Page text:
Paringa River – Marks Flat – Otoko River

5-13 February 2022

Geoff had been planning a return ascent of Mt McCullaugh in Fiordland for a long time. The frequency of storms had created issues on previous trips where extended glacier travel demanded periods of settled weather. The proposed route allowed flexibility to climb high on good days and retreat to valleys on bad days to make the most of variable weather. That appeared to be tested when a red weather warning for Fiordland coincided with the start of the trip. Geoff considered that it was better to get Huey’s tempestuous bad mood over with before the trip than during it! The road was washed out between Franz and Fox, so we were off, but on the less direct road route. We stayed at a back-packers in Haast.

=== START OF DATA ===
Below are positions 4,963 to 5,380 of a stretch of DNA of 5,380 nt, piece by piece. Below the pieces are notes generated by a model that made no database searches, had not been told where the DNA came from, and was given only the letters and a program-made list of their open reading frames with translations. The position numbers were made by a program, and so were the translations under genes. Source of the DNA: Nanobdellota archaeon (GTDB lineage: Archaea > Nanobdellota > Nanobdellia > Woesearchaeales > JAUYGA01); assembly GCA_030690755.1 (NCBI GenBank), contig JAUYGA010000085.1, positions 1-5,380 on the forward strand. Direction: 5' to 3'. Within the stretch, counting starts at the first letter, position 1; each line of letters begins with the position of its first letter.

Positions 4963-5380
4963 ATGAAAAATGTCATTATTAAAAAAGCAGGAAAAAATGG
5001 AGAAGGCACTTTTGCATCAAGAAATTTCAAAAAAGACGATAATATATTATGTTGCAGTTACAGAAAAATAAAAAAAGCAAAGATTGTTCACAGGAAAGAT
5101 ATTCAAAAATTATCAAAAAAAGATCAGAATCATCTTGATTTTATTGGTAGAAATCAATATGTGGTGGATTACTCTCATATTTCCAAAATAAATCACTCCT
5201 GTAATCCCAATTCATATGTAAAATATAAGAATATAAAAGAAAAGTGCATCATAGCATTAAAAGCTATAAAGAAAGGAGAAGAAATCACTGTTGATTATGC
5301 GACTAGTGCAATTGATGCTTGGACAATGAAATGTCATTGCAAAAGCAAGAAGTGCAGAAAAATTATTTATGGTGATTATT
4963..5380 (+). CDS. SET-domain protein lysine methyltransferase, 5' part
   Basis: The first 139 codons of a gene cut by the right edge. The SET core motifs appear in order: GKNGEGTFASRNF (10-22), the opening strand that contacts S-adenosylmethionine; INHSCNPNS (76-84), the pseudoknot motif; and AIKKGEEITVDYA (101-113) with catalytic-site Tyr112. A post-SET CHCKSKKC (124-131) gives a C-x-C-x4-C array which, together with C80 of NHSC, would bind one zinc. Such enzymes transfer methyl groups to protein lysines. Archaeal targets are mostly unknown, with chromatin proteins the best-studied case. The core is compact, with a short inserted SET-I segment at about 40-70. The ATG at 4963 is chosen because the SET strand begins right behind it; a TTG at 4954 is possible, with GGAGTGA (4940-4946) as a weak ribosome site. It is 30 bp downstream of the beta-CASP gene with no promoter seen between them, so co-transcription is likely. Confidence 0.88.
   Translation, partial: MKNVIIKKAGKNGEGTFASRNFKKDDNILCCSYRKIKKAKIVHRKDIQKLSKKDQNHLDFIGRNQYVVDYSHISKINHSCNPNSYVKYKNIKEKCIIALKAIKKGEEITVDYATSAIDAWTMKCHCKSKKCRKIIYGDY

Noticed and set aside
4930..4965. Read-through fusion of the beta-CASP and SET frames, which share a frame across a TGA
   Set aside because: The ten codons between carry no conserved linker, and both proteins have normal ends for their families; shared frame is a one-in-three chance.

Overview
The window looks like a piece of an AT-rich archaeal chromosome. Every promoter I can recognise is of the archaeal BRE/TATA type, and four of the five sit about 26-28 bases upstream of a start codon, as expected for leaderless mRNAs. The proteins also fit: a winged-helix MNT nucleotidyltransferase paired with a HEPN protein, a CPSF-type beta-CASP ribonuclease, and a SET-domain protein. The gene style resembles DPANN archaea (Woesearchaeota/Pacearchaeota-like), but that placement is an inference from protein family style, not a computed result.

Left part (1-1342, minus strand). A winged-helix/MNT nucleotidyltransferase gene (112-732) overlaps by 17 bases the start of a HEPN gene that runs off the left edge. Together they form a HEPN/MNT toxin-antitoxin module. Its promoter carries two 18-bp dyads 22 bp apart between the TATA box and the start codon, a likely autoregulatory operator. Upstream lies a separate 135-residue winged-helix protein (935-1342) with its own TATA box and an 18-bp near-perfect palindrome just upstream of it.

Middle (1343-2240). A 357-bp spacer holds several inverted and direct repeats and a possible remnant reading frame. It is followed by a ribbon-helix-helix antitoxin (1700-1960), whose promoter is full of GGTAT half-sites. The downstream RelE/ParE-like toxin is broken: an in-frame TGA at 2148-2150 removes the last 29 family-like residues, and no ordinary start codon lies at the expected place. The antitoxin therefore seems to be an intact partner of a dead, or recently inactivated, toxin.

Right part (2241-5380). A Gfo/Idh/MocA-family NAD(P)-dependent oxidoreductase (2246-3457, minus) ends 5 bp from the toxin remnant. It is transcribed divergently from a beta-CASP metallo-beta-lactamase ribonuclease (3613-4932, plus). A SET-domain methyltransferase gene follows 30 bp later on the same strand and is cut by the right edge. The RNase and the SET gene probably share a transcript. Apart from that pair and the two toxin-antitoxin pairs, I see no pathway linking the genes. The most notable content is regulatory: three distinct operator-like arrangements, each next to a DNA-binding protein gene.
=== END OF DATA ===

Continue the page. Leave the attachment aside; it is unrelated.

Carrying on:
Day 1 of tramping started with an exciting jet-boat ride in Ben Monk’s boat to the Paringa – Otoko Forks. The Paringa had dropped significantly and ran clear above the forks but the Otoko was still discoloured. The other half of the party admired the track work that Jane, Geoff, Raymond and Sven had recently done on the way to Tunnel Creek Hut. The jet-boat put us well ahead of schedule, so we reached the proposed day’s destination of Tunnel Creek Hut at 3pm. Geoff had proposed that the first two days with heavy packs should be short but that meant the second day’s destination was just up the hill, “up” being the operative word. With a bad weather day forecast, the attraction of being a day ahead of schedule was too great, so Day 2 was squeezed into Day 1.